Humanized Francis speaks as a leader whose movement is falling apart

Pope Francis answers questions from journalists aboard his flight from Antananarivo, Madagascar, to Rome Sept. 10. (CNS/Paul Haring)

Pope Francis answers questions from journalists aboard his flight from Antananarivo, Madagascar, to Rome Sept. 10. (CNS/Paul Haring)

by Ken Briggs

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Pope Francis' blunt assertions about his opponents during his return to Rome from Africa not only marked how swiftly popes have become earthlings but suggest that Francis in particular is under worrisome stress.

From his warning about "ideology" infecting theology and his stunning admission that schism could happen, reported well by NCR Vatican correspondent Joshua J. McElwee, the pope's edgy remarks in response to reporters' questions indicate that the drumbeat of criticisms of his papacy is angering and preoccupying him.

This is not the public side the world has come to know — the compassionate, accepting, amiable face that has earned him a wide following. Rather, these stiff responses to sharp challenges hint at the inner man, the dimension that popes never intentionally displayed until recent decades.

The First Vatican Council (1869-70) put the finishing touches on a papal model far removed from the madding crowd, a figure approaching the status of a demigod, hermetically sealed away from ordinary commerce with humans, crowned with the council's award of infallibility on matters of faith and morals. The model was, to all intents and purposes, assigned to the tower, gazed upon with distant unapproachability by Catholic faithful.

The turnaround of that model is one of the most amazing developments in the past decades of religion. There was a time when editors grimaced and grumbled when I repeated that face-to-face interviews with popes were impossible. Popes were simply inaccessible except on their terms. Now, practically speaking, you wait in line.

Starting 60 years ago with Pope John XXIII's casting off of lofty papal symbols, and the pope's enormous popular appeal, that image began to change. Modern media exposed more about John and his successors. Pope John Paul II broke barriers between the Vatican and the press by giving impromptu interviews on airplanes, and gradually the person behind the office began to show itself.

None has taken it so far as Francis, who, from the beginning, opened himself to magazine and television articles and specials, creating a vast audience for his essentially progressive views on things like ecology, human rights and clerical privilege. Holding that back to an immeasurable degree is the ongoing calamity of sex abuse charges against priests and bishops. That has yet to play out.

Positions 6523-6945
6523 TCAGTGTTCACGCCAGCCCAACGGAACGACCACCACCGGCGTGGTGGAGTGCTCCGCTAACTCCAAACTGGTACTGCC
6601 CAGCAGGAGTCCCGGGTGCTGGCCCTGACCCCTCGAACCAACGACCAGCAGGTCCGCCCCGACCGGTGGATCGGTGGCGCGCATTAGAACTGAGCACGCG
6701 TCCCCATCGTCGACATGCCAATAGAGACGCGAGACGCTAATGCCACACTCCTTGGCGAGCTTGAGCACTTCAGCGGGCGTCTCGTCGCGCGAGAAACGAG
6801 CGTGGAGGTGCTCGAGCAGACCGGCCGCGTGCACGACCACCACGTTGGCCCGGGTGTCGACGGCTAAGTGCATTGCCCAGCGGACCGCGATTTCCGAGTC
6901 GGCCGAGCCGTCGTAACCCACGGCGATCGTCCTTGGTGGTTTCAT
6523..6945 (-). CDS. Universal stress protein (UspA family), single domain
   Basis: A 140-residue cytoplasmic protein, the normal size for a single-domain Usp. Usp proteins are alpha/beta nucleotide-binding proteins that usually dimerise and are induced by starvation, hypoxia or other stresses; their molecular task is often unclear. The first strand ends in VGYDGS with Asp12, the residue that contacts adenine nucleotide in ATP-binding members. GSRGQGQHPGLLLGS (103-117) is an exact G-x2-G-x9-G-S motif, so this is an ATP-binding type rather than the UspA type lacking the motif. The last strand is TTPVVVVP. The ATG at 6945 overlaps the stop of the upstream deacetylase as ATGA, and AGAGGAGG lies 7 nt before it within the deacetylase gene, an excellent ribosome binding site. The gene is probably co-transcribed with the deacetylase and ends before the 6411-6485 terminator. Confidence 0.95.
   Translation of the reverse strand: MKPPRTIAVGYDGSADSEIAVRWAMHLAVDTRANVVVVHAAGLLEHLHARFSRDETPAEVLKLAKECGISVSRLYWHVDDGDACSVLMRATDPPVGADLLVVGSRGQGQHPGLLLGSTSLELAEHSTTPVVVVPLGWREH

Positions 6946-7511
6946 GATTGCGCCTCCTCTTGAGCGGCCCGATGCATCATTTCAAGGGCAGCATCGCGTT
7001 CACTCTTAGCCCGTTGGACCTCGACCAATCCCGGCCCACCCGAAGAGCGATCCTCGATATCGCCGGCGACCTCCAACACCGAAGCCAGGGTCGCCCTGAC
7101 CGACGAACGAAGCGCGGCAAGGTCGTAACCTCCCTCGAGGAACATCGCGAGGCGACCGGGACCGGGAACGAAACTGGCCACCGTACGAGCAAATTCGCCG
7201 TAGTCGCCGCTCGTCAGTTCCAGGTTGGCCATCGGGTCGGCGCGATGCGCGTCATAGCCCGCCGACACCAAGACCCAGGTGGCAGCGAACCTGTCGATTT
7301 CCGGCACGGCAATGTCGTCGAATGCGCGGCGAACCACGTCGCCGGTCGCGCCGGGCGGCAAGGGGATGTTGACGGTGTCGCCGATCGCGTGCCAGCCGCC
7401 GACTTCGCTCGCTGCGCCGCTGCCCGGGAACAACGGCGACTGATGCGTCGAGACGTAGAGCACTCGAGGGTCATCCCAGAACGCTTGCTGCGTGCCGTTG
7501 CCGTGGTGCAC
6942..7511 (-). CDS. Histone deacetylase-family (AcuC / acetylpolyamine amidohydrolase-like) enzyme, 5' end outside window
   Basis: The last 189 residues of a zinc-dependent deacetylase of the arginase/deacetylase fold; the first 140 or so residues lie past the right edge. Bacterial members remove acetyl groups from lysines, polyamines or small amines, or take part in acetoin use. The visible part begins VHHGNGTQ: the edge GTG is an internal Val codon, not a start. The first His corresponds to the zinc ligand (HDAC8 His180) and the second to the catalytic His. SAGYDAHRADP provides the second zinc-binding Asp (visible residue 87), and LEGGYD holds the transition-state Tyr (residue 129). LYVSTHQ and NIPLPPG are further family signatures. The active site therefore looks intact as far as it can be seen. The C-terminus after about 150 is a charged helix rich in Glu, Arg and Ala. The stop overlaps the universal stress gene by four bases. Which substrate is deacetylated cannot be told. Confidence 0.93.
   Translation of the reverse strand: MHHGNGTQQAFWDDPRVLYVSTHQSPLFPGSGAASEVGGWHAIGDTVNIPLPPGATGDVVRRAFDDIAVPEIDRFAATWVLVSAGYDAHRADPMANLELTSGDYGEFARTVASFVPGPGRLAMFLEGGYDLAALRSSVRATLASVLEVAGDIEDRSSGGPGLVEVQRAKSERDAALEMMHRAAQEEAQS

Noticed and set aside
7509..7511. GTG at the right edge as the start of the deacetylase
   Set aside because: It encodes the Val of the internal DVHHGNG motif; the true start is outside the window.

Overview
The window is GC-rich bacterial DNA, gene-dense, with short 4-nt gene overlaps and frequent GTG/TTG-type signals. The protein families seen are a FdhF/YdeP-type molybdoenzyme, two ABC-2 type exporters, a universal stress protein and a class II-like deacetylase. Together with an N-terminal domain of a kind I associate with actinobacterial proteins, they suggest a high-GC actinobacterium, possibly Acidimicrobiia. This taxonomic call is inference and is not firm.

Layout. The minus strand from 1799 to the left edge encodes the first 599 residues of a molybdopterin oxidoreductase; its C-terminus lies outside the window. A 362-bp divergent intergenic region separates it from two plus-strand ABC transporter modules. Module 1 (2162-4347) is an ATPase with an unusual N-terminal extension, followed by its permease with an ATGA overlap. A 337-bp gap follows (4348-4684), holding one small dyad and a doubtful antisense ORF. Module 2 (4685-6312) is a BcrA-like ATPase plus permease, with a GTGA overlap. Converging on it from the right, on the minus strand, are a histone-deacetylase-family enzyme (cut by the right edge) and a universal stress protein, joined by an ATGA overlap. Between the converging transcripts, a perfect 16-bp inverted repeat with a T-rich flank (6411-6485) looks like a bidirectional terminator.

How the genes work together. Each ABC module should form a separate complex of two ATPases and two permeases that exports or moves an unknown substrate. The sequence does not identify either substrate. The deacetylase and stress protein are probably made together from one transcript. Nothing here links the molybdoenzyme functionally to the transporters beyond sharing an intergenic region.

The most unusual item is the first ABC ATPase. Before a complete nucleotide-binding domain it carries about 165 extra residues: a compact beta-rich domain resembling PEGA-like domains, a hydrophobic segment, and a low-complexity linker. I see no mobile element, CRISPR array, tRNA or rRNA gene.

But as his latest comments show, Francis has at the same time bristled over the attacks from detractors among prominent Catholic writers and clerics who accuse him of selling out aspects of authentic tradition. Though he maintains a warm, gregarious demeanor in his appearances, his direct effort to defend himself and to infer that political (ideological) motives have been employed to discredit the church's, and his, theology, point to a pope who has been deeply affected by those critics and may be suffering considerable inner turmoil.

It may also disclose painful realization that his best intentions receive nowhere near ready deference from most Catholics.

Francis, in his comments, projects woundedness. He has reached out to address the church's many deep crises and has faced defiant opposition on most fronts. From the start of his papacy, he has had an inclination to couch his hopes in brief clues but provides few if any action plans to back them up. He shuns autocratic rule and seeks decisions through consultation and consensus. He has received little of that; instead, resistance and confrontation from insiders.

If he is now showing shock and chagrin, and a strain of emotional reaction that becomes far-fetched (whose "ideology" for example?) or overwrought, it could be a sign of serious despair.

Astonishingly, he allows that schism could take place, prays that it doesn't, but says, "I am not afraid." It is that bad. He speaks as a leader whose movement is falling apart. Did Pope Leo X say something similar before Martin Luther nailed his 95 Theses to the Wittenberg church door?

All of this coincides with the emergence of popes beyond the seclusion of sanctuaries as popes have become astoundingly humanized. Francis, in effect, walks among us unfettered and says what appears to be on his mind without the layers of word managers preparing the statements. But he has opened himself to rejection and hurt, something popes were not exposed to in earlier times.

There is power in mystery and secrecy, misleading as it may be, and Francis has chosen to forsake that. Pope Paul VI said little but looked stricken by the internal wars and massiveness of the job. John Paul II had the confidence and courage to give some of himself while disclosing little of his darker moments. Francis' predecessor, Pope Benedict XVI, explained his retirement as due to failing health but many observers believe the pressures and conflicts of the job broke him down.

Francis may be on the fringes of something similar, perhaps taking more of the offensive as a means of taking his critics' challenge, or retreating into less risk and quieter initiatives. But his comments on the airplane appear to signal a disquiet and urgency that warrant close attention to the pope's well-being and the politics of the Vatican.

[Ken Briggs reported on religion for Newsday and The New York Times, has contributed articles to many publications, written four books and is an instructor at Lafayette College in Easton, Pennsylvania.]

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